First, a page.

Great Universal Stores to Drop Second Disney Catalog in MarchMANCHESTER, UK - Satisfied with the results of mailing a 52-page Disney-branded catalog last fall, Great Universal Stores (GUS), the UK's largest mail order house, has scheduled a second mailing for the end of March.
"It will also be a 52 page catalog," Ken Wolfe, an American former executive at Home Shopping network hired to launch GUS into the niche catalogs market, said.
"Our strategy will remain the same - a catalog with wide array of Disney products, home, decorative and clothing for the whole family including men, women and kids.
"We've evaluated the response to last year's mailing and are very pleased with it. We feel we have a very positive result both in direct mail and in recruitment advertising."
The strategy, he explained, focused on one and two stage customer acquisitions. Off-the-page ads encouraged people to write or phone for a catalog while up to 24 page free standing inserts allowed readers to order directly.
"That's about half the regular catalog, the exact size is governed by the weight of what they let you insert in the print media." In any event it was large enough to permit a significant number of direct orders.
"With Disney we experimented with a wide variety of magazines and national press. We cut across a lot of media and used a lot of media. No, we didn't do TV. I'm not ruling it out but right now this is a print campaign."
Since GUS is the UK's largest mail order company Wolf had a large in-house file to work from and looked at some selected outside lists. 'It's a whole different ball game here," he noted.
"There is no wide variety of rented lists such as we have in the US. The universe is much more limited so you have to target much more carefully. You can't rent lists from say ten competitive catalogs. They don't exist. Larger catalogers protect what they have."
As a result, advertising not only sells product but also becomes an important way to acquire customers. "We'll build a Disney customer database over time, as we would for any other cataloger."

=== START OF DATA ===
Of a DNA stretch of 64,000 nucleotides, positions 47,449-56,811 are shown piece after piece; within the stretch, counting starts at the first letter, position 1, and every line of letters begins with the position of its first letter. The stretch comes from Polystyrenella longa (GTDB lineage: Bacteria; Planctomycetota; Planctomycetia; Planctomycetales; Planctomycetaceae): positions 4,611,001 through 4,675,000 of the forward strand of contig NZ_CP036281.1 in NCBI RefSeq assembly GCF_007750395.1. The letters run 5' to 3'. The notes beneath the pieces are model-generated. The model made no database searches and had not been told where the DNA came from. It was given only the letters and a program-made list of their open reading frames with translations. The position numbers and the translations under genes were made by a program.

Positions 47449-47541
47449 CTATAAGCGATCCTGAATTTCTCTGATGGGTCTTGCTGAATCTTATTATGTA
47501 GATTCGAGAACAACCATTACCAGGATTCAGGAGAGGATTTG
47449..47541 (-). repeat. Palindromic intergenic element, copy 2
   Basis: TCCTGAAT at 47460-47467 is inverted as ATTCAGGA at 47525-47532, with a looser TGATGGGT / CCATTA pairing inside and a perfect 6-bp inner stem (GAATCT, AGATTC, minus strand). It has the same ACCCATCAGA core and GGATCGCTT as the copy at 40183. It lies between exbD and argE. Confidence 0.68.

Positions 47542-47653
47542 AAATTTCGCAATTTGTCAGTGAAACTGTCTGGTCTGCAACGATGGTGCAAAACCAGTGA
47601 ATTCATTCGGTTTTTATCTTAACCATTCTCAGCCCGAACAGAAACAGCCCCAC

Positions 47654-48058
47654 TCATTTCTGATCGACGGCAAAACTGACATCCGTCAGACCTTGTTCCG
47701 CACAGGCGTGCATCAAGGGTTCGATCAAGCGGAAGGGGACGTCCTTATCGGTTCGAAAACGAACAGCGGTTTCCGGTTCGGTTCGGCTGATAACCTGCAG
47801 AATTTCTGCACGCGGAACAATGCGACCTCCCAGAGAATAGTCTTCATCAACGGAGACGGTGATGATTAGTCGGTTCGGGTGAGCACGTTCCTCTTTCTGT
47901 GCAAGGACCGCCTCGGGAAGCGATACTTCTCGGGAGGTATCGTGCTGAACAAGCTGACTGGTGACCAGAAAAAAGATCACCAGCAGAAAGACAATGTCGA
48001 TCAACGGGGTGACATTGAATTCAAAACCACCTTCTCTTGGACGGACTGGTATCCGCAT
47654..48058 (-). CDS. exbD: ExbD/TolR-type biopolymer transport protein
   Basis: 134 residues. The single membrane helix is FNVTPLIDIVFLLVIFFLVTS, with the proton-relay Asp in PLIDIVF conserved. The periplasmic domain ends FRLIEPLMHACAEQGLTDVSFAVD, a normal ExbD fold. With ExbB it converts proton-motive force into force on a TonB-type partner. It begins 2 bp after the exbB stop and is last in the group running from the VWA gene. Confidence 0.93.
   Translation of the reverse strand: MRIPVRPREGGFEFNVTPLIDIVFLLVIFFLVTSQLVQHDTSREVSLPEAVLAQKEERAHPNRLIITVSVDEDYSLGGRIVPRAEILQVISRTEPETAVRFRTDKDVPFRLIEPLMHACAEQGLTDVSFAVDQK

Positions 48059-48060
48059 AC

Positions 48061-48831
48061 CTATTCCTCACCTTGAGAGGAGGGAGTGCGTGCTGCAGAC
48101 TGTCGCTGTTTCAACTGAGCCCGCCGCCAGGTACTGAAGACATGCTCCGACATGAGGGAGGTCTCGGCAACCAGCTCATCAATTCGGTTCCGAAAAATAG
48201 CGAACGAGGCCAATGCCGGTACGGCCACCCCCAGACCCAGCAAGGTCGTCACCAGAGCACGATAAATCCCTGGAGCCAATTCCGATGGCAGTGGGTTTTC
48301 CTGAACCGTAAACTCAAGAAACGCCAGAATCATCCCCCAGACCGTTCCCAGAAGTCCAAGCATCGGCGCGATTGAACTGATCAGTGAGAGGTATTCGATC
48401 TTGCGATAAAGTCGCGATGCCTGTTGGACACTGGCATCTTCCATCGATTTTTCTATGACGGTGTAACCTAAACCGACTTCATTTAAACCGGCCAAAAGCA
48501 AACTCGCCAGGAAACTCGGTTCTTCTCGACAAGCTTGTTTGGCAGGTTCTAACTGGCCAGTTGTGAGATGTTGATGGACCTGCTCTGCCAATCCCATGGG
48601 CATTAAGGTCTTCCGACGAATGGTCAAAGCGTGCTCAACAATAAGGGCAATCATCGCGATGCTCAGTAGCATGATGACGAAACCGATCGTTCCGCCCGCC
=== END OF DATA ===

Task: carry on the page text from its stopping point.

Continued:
Putting the Disney book together required adapting the merchandise mix to what sells in the UK. Wolfe and his team examined other Disney books on the Japanese and the US market - the GUS catalog is the only Disney book in Europe.
"We did look at the other books to see if we could get any ideas from them. Japan has a different culture so they sell things that we wouldn't sell. And you have to remember that the UK is very different from the US.
"Our process is to look at the Disney merchandise that's on the market and to create what is missing and apply our knowledge of what works in Great Britain."
As for the people at Disney, "they seem happy as far as I am concerned. It's a good relationship from my perspective. They gave us a franchise for the UK as an independent, and no, products have nothing to do with the theme parks."
Disney was only one of four catalogs Wolfe tested for GUS last fall. "We're building new businesses and a database of purchasers for each one. All of them are a different proposition."
Sports Elite is a branded sportswear catalog that specializes in sports footwear. Thomas Burberry is an offshoot of the Burberry brand, which GUS owns, designed for a young, casual clothes market. Style Plus appeals to large size women's apparel.
"All the tests did well and I'm happy to say that I am looking to rolling out all four of them this year." Plans for doing so are in different stages of discussion.
In addition, GUS bought Innovations, a direct mail company that merchandises a Sharper Image type catalog. It has been around for some time and the purchase "gives us a brand name and an expanded database."
GUS still makes most of its money from the massive 1,200 page catalogs that are positioned to a somewhat down-market audience ranging from working to middle class consumers.
"The tendency in a lot of special catalogs is a bit more up market," Wolfe said. Niche markets, he added, mean growing "a special part of the business."